Bakradze said Georgia was offering to send some 120 troops to support the French contingent in Kabul, the Afghan capital, and 200 others to accompany the Dutch in the southern province of Uruzgan which has seen some of the worse violence in fighting against the Taliban.
He said the forces would be deployed without "caveats", referring to national restrictions on what tasks they may perform and where they will go, which Nato commanders say have hampered the 47,000-strong International Security Assistance Force.
The defence minister said some smaller units would also be deployed alongside US troops in Afghanistan.
A Georgian defence ministry source said the whole contingent, which is expected to deploy in late August or early September, could reach 500 troops.
To date, the ex-Soviet state's only contribution to Nato's Afghan force has been one doctor, but it has several hundred servicemen in Iraq as part of a US-led coalition.
Georgia hopes to be given a Membership Action Plan, the roadmap to eventual entry to Nato, at the alliance summit which starts on Wednesday.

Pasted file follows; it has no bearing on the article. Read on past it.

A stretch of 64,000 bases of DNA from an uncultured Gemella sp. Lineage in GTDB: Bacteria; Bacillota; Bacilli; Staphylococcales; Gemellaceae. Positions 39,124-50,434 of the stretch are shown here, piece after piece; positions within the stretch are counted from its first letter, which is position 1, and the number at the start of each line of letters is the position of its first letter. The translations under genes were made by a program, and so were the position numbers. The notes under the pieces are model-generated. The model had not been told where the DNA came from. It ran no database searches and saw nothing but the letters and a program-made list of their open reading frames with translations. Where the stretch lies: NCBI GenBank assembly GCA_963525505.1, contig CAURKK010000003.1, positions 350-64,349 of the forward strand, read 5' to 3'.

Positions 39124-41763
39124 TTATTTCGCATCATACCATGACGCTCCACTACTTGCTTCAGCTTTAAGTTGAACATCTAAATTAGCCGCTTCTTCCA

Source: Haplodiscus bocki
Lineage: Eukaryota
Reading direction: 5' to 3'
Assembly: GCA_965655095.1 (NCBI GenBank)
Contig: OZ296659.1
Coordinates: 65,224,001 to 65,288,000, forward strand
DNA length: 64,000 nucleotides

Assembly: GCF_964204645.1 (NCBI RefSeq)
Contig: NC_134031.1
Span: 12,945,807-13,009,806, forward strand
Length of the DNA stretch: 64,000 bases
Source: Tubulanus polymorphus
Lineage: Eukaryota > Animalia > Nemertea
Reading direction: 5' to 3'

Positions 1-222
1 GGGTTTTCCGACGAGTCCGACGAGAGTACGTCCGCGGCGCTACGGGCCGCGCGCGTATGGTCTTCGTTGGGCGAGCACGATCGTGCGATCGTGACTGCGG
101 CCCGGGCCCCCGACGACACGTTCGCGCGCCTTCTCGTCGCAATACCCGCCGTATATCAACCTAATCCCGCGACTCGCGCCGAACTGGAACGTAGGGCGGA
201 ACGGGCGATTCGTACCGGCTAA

It has support from the US and ex-communist Nato members in central Europe, but is facing resistance from up to seven or eight West European countries.
They argue that Nato cannot set the Caucasus nation on the path to membership until it has settled territorial disputes with Russian-backed separatists on its soil, and point to its heavy-handed suppression of opposition protests last year.
They further contend that the move would unnecessarily damage ties with Russia, which is already angry over the Western-backed secession of Kosovo from Moscow's ally Serbia.
Georgia offered a power-sharing deal to its breakaway Abkhazia region on Friday which went further than previous offers, but Abkhazia's foreign minister rejected it.